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Anti-bias, professionalism standards teed up for law schools

May 24, 2021

The Council of the ABA Section of Legal Education and Admissions to the Bar is developing new requirements for American Bar Association-approved law schools to provide substantial opportunities for training and education in bias, cross-cultural competency and racism as well as professional identity development.

Proposed changes to law school curriculum standards address what it means to be a lawyer and special obligations to clients and society.

Proposed changes to law school curriculum standards address what it means to be a lawyer and special obligations to clients and society.

At its public meeting on May 14, the Council approved inviting stakeholder feedback on five different standards prior to making its final recommendations. The proposed changes also cover what a law school is required to offer its students in terms of information on well-being and financial loans and counseling.

The proposed changes to Standard 303, which addresses law school curriculum, seek to foster what it means to be a lawyer and the special obligations lawyers have to their clients and society. Separately, the Council is proposing 303 include a requirement that students receive broad anti-bias education and training both at the beginning and later in their legal studies.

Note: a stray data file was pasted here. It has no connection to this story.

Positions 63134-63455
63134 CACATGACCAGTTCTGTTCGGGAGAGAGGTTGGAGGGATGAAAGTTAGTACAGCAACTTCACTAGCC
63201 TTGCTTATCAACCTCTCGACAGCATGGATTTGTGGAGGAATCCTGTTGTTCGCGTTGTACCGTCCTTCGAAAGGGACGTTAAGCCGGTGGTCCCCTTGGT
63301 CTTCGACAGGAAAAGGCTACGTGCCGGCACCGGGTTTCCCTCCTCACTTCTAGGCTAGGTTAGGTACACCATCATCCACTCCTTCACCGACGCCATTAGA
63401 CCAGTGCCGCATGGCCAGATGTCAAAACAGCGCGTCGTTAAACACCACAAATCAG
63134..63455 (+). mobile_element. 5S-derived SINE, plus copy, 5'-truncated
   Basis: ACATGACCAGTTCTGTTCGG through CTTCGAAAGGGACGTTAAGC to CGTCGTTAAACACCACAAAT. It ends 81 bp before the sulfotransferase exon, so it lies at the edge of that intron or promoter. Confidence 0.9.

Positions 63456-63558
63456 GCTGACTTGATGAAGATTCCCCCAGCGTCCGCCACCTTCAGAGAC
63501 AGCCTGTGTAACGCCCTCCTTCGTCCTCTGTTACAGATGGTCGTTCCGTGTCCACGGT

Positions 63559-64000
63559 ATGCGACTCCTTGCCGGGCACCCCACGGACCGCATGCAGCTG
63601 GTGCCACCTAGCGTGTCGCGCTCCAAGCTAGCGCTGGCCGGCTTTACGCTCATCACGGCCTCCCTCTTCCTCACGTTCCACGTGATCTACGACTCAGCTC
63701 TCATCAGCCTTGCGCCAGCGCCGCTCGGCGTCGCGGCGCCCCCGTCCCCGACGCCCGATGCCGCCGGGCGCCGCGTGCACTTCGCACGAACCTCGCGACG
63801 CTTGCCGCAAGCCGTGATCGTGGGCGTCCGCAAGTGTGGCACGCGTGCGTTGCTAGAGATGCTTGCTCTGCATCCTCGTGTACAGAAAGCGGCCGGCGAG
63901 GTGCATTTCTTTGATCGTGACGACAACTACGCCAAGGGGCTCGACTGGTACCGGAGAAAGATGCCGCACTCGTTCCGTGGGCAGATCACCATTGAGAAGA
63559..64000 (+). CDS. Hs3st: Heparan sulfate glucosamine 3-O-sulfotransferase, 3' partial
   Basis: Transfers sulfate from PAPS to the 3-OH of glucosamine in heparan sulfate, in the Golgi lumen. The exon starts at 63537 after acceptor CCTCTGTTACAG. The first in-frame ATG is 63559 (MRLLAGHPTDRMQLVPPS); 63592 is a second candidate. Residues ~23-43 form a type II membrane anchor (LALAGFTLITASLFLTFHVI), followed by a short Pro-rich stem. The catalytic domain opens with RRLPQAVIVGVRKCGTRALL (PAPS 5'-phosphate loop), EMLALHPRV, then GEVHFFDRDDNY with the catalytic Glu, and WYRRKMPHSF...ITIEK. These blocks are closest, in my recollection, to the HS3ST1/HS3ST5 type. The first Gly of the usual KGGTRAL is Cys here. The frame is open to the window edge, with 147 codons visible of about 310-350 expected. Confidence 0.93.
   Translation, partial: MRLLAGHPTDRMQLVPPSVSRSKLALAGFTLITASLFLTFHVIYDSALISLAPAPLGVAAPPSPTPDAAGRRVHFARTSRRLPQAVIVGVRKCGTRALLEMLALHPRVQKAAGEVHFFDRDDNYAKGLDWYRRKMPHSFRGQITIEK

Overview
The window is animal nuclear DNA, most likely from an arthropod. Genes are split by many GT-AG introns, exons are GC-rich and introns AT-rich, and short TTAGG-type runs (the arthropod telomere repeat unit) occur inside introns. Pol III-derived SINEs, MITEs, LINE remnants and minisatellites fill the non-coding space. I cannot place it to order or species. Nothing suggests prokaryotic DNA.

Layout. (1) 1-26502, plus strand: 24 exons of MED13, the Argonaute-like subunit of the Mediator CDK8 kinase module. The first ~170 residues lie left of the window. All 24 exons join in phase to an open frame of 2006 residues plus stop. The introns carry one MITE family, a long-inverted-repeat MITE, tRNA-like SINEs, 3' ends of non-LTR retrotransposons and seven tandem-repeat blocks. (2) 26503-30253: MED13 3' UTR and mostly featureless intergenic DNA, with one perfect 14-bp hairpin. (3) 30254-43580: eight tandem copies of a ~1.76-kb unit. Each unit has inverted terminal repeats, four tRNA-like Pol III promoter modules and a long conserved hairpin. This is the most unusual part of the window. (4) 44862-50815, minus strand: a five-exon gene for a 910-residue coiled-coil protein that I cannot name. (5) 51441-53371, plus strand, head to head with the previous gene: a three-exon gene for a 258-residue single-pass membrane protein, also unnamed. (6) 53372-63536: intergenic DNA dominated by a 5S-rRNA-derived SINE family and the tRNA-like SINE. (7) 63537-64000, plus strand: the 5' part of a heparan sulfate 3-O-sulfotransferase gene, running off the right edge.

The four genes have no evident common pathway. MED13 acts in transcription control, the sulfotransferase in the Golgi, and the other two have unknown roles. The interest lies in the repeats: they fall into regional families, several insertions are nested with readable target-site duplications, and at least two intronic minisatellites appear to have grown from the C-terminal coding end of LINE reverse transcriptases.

“It will be interesting to see the feedback we get once they are out for notice and comment,” Council Chair Scott Bales, a retired chief justice of the Arizona Supreme Court, said of the anti-bias proposal during the meeting.

The well-being language falls under student support services (Standard 508) and would require law schools provide information on how to access well-being resources. “Law schools should strive to mitigate barriers or stigma to accessing (these) services,” companion guidance reads.

The three other proposed standards changes would:

  • Expand coverage of Standard 205, which addresses non-discrimination and equality of opportunity, to include military status, ethnicity and gender identity or expression. The standard now covers race, color, religion, national origin, gender, sexual orientation, age and disability.

  • Change terminologies in Standard 206, which addresses diversity and inclusion, by replacing both the term “minority” with “people of color” and the requirement that law schools “demonstrate by concrete action a commitment to diversity and inclusion” to taking “effective actions that lead to progress.”

  • Require under Standard 507 that all admitted students receive information on available student loans and student loan counseling. The resources can be provided by the law school, the parent university or third-party services.

Under ABA procedures, final recommendations are subject to ABA House of Delegates concurrence although final decisions rest with the Council. The earliest any changes could take effect would be after the ABA Midyear Meeting in February 2022.

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